MRV (measuring emissions)
* On MRV, it notes that “A new major challenge in the context of long-term climate finance will be the monitoring and accounting of private flows.” (p.20)
Double-counting aid flows
* Double-counting aid flows now seems to be normal Commission practice. Figures on existing climate finance are said to include allocations from the European Development Fund (EDF) (p.20), as well as a proportion of the EU's existing 2007-2013 budget that was allocated to the Instrument for Development Cooperation (DCI). (p.21), including subsidiary thematic programmes such as "Environment and sustainable management of natural resources including energy" (ENRTP) with a total amount of approximately EUR 1.1 billion.” The document notes that “The ENRTP covers the additional budget allocation granted for fast-start climate change funding and the allocation for the Global Climate Change Alliance (GCCA). ” The EU's climate finance figures also seem to include money from “the Neighbourhood Investment Facility (NIF) [which] has approved more than EUR 100 million of grants for climate related projects” since 2008. (p.43)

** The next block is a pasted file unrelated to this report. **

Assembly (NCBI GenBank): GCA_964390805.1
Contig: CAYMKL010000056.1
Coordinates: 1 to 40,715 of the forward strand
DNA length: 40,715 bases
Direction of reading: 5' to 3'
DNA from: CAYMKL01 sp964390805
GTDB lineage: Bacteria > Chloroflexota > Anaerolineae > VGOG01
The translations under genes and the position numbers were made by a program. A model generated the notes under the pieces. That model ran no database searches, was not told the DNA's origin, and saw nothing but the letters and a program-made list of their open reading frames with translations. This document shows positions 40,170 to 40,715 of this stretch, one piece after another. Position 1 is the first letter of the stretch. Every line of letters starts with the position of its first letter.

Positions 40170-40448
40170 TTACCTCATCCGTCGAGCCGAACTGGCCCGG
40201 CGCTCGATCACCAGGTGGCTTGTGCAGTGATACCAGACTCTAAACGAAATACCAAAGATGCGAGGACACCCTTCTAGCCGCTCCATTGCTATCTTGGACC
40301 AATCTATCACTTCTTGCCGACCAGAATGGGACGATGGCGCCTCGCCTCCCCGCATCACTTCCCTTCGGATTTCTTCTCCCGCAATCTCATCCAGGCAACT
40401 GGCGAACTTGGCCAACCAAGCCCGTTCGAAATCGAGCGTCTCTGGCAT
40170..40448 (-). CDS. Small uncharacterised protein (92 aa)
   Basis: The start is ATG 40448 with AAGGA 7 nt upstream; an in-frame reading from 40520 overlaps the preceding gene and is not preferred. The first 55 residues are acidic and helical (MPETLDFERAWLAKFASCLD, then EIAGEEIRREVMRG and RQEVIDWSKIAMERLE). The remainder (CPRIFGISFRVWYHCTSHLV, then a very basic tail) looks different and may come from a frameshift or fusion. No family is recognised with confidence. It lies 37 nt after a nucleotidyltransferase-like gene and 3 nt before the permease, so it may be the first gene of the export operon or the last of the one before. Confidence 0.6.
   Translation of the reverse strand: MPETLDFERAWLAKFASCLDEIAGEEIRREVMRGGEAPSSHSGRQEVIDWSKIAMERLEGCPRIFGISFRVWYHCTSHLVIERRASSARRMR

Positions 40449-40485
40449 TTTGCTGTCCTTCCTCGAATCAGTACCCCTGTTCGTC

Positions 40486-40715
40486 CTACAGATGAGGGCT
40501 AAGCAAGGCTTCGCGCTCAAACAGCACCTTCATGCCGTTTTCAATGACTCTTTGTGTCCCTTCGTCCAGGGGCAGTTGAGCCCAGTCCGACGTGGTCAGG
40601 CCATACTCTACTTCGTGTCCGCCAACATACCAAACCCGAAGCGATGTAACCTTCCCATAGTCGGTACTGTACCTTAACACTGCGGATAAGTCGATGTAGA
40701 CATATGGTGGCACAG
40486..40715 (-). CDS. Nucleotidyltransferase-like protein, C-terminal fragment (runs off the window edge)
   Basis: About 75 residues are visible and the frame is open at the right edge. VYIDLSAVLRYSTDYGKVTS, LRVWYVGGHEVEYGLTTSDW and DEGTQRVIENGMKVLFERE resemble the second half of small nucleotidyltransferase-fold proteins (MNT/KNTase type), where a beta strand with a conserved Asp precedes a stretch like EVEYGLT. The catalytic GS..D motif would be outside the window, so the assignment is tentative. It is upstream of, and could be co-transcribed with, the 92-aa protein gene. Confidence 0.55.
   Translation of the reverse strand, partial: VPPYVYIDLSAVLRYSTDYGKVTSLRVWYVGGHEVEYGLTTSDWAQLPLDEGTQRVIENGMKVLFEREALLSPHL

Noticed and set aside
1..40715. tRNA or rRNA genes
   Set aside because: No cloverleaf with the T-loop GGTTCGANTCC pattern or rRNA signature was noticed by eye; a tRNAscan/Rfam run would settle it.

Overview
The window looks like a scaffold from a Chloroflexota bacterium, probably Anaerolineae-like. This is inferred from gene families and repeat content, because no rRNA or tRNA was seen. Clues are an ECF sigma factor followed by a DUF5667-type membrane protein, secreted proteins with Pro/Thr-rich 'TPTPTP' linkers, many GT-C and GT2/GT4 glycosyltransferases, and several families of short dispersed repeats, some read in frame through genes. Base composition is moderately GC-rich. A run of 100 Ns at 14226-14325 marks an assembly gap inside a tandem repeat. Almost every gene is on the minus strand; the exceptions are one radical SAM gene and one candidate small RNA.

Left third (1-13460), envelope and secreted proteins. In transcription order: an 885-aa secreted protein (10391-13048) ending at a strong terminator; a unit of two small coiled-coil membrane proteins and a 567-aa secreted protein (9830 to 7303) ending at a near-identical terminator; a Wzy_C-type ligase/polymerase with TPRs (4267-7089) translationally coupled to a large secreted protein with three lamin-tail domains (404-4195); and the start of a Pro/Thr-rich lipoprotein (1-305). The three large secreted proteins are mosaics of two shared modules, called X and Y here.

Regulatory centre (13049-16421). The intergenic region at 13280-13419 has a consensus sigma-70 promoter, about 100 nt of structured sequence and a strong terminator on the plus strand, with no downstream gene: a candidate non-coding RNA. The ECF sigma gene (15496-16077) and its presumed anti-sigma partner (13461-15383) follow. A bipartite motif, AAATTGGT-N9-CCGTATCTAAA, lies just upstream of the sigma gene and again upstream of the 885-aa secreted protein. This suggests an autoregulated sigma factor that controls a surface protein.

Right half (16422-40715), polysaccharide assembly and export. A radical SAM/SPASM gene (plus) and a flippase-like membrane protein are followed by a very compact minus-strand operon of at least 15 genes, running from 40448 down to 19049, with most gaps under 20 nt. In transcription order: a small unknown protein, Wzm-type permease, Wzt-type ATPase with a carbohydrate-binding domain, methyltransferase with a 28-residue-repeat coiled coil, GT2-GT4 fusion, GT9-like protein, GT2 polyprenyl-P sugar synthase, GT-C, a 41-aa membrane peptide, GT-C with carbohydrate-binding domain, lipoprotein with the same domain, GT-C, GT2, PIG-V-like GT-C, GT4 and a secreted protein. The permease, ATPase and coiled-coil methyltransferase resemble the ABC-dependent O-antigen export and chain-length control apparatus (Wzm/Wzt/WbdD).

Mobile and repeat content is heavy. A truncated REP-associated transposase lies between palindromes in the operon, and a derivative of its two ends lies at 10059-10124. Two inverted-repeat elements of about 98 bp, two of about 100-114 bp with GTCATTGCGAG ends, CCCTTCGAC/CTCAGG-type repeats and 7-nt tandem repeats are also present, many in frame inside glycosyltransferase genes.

New EU carbon tax
* The EU is seriously considering new carbon taxes. “The Commission intends to come forward, during the second quarter of 2011, with a proposal for a revision of the Energy Taxation Directive (ETD) to bring it more closely in line with the EU's energy and climate change objectives. The proposal will aim at, on the one hand, integrating an explicitly CO2-related element into the energy taxation system which would be applicable outside the EU ETS and, on the other hand, putting the remaining part of energy taxation on a neutral basis by linking it to the energy content of the products subject to taxation. In doing so, it will ensure consistent treatment of energy sources within the ETD in order to provide a genuine level playing field between energy consumers independent of the energy source used. Moreover, it will provide an adapted framework for the taxation of renewable energies and provide a framework for the use of CO2 taxation to complement the carbon price signal established by the ETS while avoiding overlaps between the two instruments. ” (p.31) More on this is also reported here.